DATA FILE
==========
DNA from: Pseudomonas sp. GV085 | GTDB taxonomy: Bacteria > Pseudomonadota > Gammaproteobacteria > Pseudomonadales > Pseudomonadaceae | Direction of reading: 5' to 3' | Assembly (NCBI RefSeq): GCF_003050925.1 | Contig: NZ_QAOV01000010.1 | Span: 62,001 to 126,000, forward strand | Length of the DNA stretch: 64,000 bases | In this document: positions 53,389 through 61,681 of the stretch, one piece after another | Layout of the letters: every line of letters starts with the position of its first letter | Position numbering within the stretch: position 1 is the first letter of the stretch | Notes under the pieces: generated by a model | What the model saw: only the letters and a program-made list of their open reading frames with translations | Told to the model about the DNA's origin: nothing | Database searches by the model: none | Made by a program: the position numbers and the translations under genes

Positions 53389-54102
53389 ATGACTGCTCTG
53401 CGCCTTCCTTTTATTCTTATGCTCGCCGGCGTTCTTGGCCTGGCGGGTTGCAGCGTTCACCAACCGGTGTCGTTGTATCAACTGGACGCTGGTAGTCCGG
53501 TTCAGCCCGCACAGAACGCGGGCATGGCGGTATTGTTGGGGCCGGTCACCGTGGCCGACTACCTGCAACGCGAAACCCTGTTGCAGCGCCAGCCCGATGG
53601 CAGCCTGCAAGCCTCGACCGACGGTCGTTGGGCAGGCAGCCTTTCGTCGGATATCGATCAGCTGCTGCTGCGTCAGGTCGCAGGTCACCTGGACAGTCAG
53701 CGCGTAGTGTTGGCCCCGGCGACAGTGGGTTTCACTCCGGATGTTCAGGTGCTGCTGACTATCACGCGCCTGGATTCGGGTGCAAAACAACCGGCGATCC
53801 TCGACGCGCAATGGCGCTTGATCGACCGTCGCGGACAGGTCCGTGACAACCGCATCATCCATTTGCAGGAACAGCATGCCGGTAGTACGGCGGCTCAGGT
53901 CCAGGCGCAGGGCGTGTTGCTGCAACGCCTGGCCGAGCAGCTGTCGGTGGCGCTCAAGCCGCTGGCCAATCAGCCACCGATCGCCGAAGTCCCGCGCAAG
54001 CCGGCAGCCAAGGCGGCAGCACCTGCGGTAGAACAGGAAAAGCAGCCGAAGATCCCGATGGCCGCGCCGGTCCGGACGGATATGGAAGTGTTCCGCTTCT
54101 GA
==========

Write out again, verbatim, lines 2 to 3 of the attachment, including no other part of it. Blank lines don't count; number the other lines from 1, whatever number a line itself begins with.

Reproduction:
Positions 53389-54102
53389 ATGACTGCTCTG